121266265-soc media and hiringThat has been the sentiment after past EEOC court defeats, including this one I blogged about several months back.

In this latest case, a federal appeals court upheld the dismissal of a lawsuit filed by the EEOC against Kaplan Higher Education Corp., claiming the company improperly used credit histories to screen job applicants.

The agency claimed Kaplan discriminated against black candidates applying to senior-executive, accounting and other financially sensitive positions. The EEOC, meanwhile, hired a third party to prove the credit checks had a disparate impact on black applicants, but the court found the third party’s research process — which included examining driver’s licenses to determine race, a technique it calls “race rating” — was flawed and unreliable.

What’s more, the court found, the EEOC was making charges about a background-check technique it employs. And that’s not all the problems found by the court.

As quoted from the ruling, care of HR Morning:

In this case the EEOC sued the defendants for using the same type of background check that the EEOC itself uses.

… We need not belabor the issue further. The EEOC brought this case on the basis of a homemade methodology, crafted by a witness with no particular expertise to craft it, administered by persons with no particular expertise to administer it, tested by no one, and accepted only by the witness himself.”

This piece from Forbes offers additional details and perspective about the case.

From my limited perspective, I’m starting to see enough of these failed EEOC prosecutions to think the agency might have better luck returning to the old days of helping employers comply rather than looking for ways — even paying third parties to find ways — to nail them.

Another Drowsy Day at the Office

sleepy employeeFor the average employee, a truly good night’s sleep may seem like a distant memory from the days before adulthood arrived with all sorts of grown-up problems in tow.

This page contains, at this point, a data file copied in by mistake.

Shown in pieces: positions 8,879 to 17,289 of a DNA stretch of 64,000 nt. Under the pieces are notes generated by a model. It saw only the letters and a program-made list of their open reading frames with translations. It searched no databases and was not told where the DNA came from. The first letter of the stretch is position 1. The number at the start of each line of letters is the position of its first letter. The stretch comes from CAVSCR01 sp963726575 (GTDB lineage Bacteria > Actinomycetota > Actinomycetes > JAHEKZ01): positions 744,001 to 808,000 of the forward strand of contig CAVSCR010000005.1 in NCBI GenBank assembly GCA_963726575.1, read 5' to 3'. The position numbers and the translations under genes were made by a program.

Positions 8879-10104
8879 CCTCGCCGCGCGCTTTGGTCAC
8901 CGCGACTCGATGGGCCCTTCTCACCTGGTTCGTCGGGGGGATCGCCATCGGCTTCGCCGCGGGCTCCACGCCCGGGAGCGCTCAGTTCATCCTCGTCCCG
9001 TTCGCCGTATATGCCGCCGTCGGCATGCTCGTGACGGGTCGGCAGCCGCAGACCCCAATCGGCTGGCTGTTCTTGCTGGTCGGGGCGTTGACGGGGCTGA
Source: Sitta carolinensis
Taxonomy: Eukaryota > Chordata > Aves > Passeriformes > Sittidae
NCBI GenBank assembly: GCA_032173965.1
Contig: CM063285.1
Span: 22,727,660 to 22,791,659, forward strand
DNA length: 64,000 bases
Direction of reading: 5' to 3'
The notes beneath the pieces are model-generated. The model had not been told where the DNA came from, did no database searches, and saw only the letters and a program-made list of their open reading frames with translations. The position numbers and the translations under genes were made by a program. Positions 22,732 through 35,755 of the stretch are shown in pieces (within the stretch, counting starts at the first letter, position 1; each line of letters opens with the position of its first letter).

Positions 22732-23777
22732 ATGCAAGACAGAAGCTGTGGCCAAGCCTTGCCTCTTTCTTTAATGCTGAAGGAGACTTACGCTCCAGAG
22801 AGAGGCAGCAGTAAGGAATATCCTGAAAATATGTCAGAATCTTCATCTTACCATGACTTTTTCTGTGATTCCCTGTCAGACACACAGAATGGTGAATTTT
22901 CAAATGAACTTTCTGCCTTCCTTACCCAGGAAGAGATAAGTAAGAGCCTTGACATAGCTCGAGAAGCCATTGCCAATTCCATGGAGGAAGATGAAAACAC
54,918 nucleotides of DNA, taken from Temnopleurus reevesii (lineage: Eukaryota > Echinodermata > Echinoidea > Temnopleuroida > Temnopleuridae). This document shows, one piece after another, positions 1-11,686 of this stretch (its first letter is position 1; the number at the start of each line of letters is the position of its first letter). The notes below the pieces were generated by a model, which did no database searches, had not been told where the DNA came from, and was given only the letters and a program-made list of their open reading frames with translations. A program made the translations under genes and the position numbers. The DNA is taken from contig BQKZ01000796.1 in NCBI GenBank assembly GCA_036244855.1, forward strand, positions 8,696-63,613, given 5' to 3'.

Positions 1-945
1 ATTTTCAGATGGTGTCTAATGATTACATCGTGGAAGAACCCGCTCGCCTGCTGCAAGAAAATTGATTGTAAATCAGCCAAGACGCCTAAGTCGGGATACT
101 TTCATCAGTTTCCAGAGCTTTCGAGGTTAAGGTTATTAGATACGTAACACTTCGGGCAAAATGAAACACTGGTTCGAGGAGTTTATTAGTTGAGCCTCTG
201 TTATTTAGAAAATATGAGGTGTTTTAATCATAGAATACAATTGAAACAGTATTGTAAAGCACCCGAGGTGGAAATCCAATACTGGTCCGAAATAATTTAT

So, employees adjust and learn to function at high levels, even with less quality rest. But the effects of losing sleep to financial, familial and other worries can still be seen at work.

The Virgin Pulse Institute—the new research arm of Framingham, Mass.-based Virgin Pulse—recently surveyed 1,139 workers at three companies, in an effort to better understand sleep disturbances and offer insight on how to help employees sleep more soundly.

The study found nearly 30 percent of employees reporting they were “unhappy” or “very unhappy” with the quality or quantity of their sleep. More than 75 percent said they feel tired “many days of the week,” with 15 percent saying they doze off at work during the day at least once weekly.

What keeps employees tossing and turning at night, and, in turn, leaves them sluggish at their desks the next day? Environmental factors identified in the study as sleep disruptors included room temperature (85.2 percent), partners (71.9 percent), noise (68.6 percent), bright lights (52.8 percent), mattresses (40 percent) and young children (35.9 percent).

These findings only make sense, and it’s natural that poor sleep can lead to poor performance at work. But what can employers do about it? How can you help encourage employee behaviors that result in better-rested and, therefore, more alert and productive workers?

Jennifer Turgiss, vice president of health solutions at Virgin Pulse, director of the Virgin Pulse Institute and lead author of the study, offers a few suggestions.

“Employers have lots of opportunities to encourage employees to improve their sleep habits,” says Turgiss. “First, they can focus on creating awareness. Provide employees with tips and information about how to improve sleep. Host a brown-bag lunch with a sleep expert. Encourage employees to share tips on what works for them.”

She also urges HR professionals to review internal policies, to ensure the organization has procedures in place to help support improved sleeping habits among the workforce.

“For example,” says Turgiss, “a company could put in place a policy that makes it clear that managers don’t expect employees to respond to emails after certain hours or on weekends. This can help alleviate the worry and concerns that keep people up at night.”